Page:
“Desire” and “still” don’t rhyme in English, but they do rhyme in American Sign Language. Just as poets can evoke emotions and meaning by choosing words that echo one another in English, actress and Tony nominee Lauren Ridloff chooses signs that visually echo one another in her ASL adaptation of Anne Michaels’ poem “Not.”
For spoken languages, there are many resources that contain information about how often words are used, which words rhyme and other information not found in a dictionary. But until recently, there was no such thing for sign languages.
We are four researchers who study psycholinguistics, linguistics, neuroscience and deaf education. Our team of deaf and hearing scientists worked with a group of software engineers to create the ASL-LEX database that anyone can use for free. We cataloged information on nearly 3,000 signs and built a visual, searchable and interactive database that allows scientists and linguists to work with ASL in entirely new ways.
Mental maps of language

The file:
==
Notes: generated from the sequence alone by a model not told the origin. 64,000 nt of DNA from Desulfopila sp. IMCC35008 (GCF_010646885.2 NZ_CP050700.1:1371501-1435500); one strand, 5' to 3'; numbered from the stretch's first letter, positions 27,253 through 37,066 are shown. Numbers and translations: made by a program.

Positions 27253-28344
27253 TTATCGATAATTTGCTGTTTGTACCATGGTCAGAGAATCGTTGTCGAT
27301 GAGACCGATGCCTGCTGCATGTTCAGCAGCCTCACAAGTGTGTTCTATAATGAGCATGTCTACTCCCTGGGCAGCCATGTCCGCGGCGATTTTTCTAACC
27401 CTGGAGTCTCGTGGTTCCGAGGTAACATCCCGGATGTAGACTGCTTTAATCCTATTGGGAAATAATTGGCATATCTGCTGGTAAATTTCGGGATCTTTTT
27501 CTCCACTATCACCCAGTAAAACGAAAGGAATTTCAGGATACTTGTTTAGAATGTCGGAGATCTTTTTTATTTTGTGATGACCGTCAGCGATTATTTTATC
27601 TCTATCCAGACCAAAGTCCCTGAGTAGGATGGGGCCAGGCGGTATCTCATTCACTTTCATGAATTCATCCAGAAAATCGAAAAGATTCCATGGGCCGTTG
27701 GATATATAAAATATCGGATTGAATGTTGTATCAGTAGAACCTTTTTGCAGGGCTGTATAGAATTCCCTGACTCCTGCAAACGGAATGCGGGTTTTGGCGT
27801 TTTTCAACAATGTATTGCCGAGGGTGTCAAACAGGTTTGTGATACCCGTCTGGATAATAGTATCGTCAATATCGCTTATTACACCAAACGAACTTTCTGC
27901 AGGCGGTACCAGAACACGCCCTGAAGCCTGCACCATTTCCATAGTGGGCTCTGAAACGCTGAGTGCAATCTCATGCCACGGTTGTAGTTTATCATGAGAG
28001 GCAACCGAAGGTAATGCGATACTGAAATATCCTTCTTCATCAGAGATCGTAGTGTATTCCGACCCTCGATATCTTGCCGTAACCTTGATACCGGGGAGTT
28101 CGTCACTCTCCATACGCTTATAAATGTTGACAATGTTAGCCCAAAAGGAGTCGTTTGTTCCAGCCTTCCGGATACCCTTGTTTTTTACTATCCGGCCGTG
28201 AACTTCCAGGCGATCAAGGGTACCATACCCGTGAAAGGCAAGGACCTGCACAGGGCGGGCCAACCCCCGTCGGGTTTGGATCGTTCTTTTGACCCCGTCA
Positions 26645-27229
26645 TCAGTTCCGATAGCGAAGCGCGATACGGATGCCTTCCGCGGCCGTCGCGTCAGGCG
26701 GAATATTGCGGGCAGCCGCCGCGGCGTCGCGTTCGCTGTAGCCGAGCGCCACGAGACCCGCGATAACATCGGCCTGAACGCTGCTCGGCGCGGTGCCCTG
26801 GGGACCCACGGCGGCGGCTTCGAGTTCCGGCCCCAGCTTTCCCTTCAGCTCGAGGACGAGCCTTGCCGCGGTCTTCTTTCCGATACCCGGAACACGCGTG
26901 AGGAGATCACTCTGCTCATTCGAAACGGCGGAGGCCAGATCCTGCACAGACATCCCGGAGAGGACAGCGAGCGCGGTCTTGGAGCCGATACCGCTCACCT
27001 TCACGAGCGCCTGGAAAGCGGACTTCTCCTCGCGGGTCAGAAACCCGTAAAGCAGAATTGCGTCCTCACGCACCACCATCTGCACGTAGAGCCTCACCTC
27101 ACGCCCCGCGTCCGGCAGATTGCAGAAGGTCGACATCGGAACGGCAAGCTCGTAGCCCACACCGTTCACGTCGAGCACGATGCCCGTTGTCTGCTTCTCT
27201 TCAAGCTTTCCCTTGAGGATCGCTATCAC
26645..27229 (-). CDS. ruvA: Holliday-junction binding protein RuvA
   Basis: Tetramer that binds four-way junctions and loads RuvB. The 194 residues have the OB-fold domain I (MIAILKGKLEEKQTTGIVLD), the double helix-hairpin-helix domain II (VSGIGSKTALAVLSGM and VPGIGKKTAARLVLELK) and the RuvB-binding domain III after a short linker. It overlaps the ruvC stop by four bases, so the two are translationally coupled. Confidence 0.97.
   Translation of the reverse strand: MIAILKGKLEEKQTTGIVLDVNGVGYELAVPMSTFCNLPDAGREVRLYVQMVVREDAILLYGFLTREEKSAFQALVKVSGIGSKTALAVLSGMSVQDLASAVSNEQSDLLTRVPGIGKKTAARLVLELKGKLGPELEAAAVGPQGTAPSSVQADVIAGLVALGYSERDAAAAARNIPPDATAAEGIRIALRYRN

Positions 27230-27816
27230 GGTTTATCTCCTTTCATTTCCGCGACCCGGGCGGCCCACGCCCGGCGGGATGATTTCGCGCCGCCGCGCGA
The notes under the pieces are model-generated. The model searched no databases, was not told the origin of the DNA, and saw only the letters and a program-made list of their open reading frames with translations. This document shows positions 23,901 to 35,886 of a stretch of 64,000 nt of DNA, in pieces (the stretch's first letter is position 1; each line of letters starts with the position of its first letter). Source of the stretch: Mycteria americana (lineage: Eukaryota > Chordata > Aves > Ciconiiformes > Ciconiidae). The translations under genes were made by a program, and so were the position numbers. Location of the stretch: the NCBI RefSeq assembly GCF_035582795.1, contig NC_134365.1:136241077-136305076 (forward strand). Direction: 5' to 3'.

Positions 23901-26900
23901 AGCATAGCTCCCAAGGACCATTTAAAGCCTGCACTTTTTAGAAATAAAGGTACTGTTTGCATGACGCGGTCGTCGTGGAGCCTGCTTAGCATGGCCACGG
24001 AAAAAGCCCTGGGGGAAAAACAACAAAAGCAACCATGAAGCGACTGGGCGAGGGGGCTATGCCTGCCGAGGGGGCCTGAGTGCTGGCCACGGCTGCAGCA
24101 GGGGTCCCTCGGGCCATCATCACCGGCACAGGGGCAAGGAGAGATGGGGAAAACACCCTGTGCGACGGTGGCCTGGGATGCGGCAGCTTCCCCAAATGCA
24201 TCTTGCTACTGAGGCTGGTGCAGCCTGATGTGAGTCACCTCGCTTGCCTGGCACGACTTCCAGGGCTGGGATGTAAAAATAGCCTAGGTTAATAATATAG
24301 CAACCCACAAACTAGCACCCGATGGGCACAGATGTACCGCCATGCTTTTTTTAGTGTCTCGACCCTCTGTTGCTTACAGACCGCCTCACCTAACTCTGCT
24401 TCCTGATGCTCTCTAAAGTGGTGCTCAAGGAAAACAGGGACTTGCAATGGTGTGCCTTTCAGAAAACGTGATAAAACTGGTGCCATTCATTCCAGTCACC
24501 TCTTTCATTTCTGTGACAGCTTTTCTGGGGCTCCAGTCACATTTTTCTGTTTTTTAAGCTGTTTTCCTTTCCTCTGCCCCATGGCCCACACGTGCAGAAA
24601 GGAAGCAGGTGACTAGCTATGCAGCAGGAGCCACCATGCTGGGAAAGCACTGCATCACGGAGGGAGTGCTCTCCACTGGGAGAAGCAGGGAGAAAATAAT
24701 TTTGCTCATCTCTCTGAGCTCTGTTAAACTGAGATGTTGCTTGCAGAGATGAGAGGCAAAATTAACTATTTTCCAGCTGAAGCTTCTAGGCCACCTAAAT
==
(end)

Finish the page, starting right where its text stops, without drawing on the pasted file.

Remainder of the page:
To communicate in any language, people must search their mental lexicon—the words or signs that they use and recognize—to perceive or produce the right vocabulary item. How quickly and efficiently they do this depends on how their lexicon is organized in their mind. The database our team built is meant to represent a mental lexicon and is allowing us to examine how signs are organized in the human mind.
For example, if you looked up “tease” in the database, you would learn that this sign is used quite frequently in ASL. A person trying to sign “tease” might think of it more quickly than a rare sign like “linguistics.” ASL-LEX also shows that “tease” is visually similar to—and, in a visual way, rhymes with—other signs, like “ruin.” These related signs might also come to mind while a person thinks of “tease.” Researchers believe this process of calling up similar words or signs helps people speak or sign faster.